In many ways, the collection reads as a philosophical re-envisioning of Neo-Platonic transcendence that argues all entities are connected to an archetypal, transcendent “One,” a force with which they seek reunification. Then, analogously, in its revisionist mode, Aquamorphia argues that all organisms, regardless of size or cognizance, owe their conception to “Water,” here the equivalent of the Neo-Platonic “One,” and also desire reunification. Perhaps we might understand this claim as a feminized rewriting of another poem invested with notions of Neo-Platonic transcendence, that of Odysseus Elytis’ famous refrain from the Axion Esti, “ΑΥΤΟΣ ο κοσμος ο μικρος, ο μεγας!” (“THIS the world the small the great!”). But Hawkes’s feminist, re-directed lines read, “All creatures desire reunion/with the first pool of their advance/the safety of internal amniosis.” Thus, the psychoanalytical notion of “an affectional bond,” a term coined by psychologists John Bowlby and Mary Ainsworth to capture the craving to return in Aquamorphia’s words to the “gestational womb,” beautifully intermixes with Neo-Platonic philosophy to uphold the collection’s aquacentric reading of the world.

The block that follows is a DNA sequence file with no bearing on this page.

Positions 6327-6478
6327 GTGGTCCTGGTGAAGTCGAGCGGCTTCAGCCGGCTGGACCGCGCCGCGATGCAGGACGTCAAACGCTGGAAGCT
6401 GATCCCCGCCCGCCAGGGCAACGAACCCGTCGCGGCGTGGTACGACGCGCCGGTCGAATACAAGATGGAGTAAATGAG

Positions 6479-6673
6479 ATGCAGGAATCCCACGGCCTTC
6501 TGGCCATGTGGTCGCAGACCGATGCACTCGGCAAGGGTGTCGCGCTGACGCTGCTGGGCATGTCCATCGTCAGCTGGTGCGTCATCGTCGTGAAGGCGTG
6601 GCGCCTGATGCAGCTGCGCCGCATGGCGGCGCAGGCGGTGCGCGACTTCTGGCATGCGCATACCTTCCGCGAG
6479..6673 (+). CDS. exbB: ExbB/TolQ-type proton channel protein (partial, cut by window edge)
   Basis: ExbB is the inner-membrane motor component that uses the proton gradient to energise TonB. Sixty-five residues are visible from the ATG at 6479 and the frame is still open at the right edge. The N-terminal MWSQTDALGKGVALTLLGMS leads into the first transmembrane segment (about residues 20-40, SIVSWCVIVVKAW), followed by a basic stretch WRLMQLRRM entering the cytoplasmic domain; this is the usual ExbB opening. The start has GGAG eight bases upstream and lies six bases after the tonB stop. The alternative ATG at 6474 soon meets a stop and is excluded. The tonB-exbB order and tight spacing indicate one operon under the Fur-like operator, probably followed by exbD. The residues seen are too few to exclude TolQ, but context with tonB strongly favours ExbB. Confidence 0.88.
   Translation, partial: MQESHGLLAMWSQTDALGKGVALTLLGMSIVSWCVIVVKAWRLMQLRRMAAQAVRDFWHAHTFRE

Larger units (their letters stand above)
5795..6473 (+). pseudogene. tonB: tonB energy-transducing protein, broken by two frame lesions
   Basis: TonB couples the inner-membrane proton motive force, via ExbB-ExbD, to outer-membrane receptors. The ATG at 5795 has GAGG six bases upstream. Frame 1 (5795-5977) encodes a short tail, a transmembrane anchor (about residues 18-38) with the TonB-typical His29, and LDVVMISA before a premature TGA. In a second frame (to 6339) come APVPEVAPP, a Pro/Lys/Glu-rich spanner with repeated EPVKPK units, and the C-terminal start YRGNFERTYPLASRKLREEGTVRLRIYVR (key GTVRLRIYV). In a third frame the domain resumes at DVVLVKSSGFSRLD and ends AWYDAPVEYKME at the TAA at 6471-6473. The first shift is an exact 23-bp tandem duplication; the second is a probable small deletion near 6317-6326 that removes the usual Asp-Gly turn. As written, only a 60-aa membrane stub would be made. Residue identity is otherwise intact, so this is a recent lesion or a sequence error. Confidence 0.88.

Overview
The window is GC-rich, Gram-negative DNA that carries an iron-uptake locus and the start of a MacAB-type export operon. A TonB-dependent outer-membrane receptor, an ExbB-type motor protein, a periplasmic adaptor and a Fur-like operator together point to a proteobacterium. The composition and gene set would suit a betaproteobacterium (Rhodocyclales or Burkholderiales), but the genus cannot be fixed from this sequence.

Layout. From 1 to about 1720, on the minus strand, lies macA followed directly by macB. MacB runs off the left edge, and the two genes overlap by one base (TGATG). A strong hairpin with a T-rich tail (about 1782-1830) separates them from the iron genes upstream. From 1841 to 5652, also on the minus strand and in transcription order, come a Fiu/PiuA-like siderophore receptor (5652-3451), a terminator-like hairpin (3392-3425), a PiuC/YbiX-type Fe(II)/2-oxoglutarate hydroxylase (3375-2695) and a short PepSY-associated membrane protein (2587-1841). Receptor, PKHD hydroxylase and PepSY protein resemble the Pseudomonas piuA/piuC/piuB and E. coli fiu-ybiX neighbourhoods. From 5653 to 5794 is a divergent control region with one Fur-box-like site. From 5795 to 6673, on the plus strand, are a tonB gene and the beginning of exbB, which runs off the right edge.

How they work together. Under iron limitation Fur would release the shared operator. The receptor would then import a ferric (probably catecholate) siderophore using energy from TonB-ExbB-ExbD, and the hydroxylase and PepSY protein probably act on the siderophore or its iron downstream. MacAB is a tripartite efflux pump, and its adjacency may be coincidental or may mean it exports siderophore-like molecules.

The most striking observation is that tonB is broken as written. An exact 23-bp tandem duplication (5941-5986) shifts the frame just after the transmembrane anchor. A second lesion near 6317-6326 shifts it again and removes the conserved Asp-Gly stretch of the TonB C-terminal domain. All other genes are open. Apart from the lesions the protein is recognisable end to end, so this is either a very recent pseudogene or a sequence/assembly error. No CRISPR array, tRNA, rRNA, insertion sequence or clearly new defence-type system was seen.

Because of its highly cross-disciplinary nature, Hawke’s collection promotes an eco-poetics dedicated to acknowledging the importance of water to all forms of life. The oppression of phallocentrism, inextricably tied to the exploitation of consumerism and the destruction of eco-systems, marks Aquamorphia’s two-pronged attack as a revolutionary work of ecofeminism.  Reverence for a maternal divinity and respect for a feminized, natural world are not as incompatible as they might have appeared in previous patrocentric categories. The phonetically distinctive resonances of the Greek language, heard in both the invoked mythological names and the poeticized biological terminology, attempt to unify the disparity between myth and science, proposing in place a new mythology infused with scientific conceptions.